~ 1 tbsp. toasted sesame oil
~ 4 cloves garlic, minced
~ 1 tbsp. freshly grated ginger
~ 6 large scallions, sliced
~ 3 tbsp. soy sauce
~ 1 tbsp. each: Thai red curry paste, brown sugar
~ 1-2 tbsp. Sriracha
~ 1 15 oz. can coconut milk
~ 1/4 cup tahini
~ 1/2 cup smooth, unsweetened peanut butter
~ Juice of 1 lime
~ In a large saucepan, saute the garlic in the sesame oil over medium heat for about a minute. Add the ginger and scallions and cook about two minutes more.
~ Stir in the soy sauce, curry paste, sugar, Sriracha, and coconut milk. Mix well to get everything nicely acquainted.
~ Add the tahini and the peanut butter, and stir until smooth. Continue cooking for about 5-7 minutes, until hot but not boiling. Stir in the lime juice, taste for seasoning (you may want a little more heat, salt, or whatever), and set aside.
Noodles and Veggies
~ 1 lb. linguine
~ 2 cups broccoli florets
~ 1 12 oz, package Wildwood savory baked tofu, cubed (or 1.5 cups homemade)
~ 2 cups shredded carrot
~ 2 cups bean sprouts
~ 1 cup fresh, chopped basil or cilantro
~ Chopped, roasted peanuts (optional, for garnish)
~ Cook the linguine according to package directions. Just before the pasta is done, add the broccoli, cook about one minute, and then drain the whole business, reserving one cup of the cooking water.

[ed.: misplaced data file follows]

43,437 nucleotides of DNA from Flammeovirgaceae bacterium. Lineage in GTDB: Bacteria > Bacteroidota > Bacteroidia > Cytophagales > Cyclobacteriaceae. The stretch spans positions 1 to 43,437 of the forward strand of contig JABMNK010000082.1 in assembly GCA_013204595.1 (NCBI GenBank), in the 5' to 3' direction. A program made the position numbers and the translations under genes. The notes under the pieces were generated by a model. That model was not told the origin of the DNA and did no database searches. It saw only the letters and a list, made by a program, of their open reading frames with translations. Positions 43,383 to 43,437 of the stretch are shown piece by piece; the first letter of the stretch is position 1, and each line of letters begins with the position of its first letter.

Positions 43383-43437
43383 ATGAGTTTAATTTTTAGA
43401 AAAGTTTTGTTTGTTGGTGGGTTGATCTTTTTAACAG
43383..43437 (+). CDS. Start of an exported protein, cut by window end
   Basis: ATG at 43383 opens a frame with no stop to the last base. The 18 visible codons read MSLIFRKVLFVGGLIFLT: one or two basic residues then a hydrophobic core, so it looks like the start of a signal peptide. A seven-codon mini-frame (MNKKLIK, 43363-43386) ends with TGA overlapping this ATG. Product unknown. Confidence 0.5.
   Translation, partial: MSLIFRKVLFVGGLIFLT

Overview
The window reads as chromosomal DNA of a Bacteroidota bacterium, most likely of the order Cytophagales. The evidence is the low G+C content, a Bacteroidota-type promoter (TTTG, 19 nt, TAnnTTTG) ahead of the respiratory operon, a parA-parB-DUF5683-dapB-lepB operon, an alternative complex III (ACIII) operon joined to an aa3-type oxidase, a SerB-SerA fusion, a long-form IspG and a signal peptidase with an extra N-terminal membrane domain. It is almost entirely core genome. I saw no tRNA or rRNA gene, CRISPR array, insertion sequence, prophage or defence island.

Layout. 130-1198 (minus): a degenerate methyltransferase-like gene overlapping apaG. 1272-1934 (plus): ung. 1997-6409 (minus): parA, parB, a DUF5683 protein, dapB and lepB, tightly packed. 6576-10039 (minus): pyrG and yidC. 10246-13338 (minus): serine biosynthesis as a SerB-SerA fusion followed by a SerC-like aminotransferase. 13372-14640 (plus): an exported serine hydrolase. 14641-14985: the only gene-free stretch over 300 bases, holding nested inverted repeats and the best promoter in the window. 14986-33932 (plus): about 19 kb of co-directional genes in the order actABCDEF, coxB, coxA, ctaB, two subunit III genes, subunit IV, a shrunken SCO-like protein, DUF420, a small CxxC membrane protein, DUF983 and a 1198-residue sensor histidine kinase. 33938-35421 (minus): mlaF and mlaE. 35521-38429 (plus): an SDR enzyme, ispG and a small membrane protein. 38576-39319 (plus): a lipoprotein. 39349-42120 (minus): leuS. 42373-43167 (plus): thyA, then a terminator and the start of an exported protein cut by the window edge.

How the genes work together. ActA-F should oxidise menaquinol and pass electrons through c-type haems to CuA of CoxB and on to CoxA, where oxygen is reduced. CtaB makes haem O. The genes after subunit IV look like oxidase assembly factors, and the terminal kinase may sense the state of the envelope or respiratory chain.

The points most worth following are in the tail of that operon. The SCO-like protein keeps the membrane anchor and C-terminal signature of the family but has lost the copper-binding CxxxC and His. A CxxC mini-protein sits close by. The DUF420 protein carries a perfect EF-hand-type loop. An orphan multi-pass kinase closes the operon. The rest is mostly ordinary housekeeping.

~ Rinse the pasta and broccoli with cold water, drain well, and return to the pot.
~ Add the sauce, tofu cubes, carrots, bean sprouts, and fresh herb. Mix thoroughly (this makes a lot, so you'll need to put your back into this part), adding some of the reserved pasta water if the mixture seems too thick.
~ Serve immediately at room temperature, or refrigerate and serve cold later, with extra hot sauce and maybe some chopped peanuts for garnish.
Saturday, August 2, 2014
Ever wonder what would happen if a pissaladiere, a puff pastry tart, and a masala dosa had a three-way that led to, er, "issue"? No? Hmmm. Well, I have, and I like to think that in the blessed event, such a a groovy culinary lovechild would look (and taste) something like this.
Masala Dosa-Inspired Puff Pastry Tarts
~ 1 package (2 sheets) frozen puff pastry, thawed (Pepperidge Farm is vegan)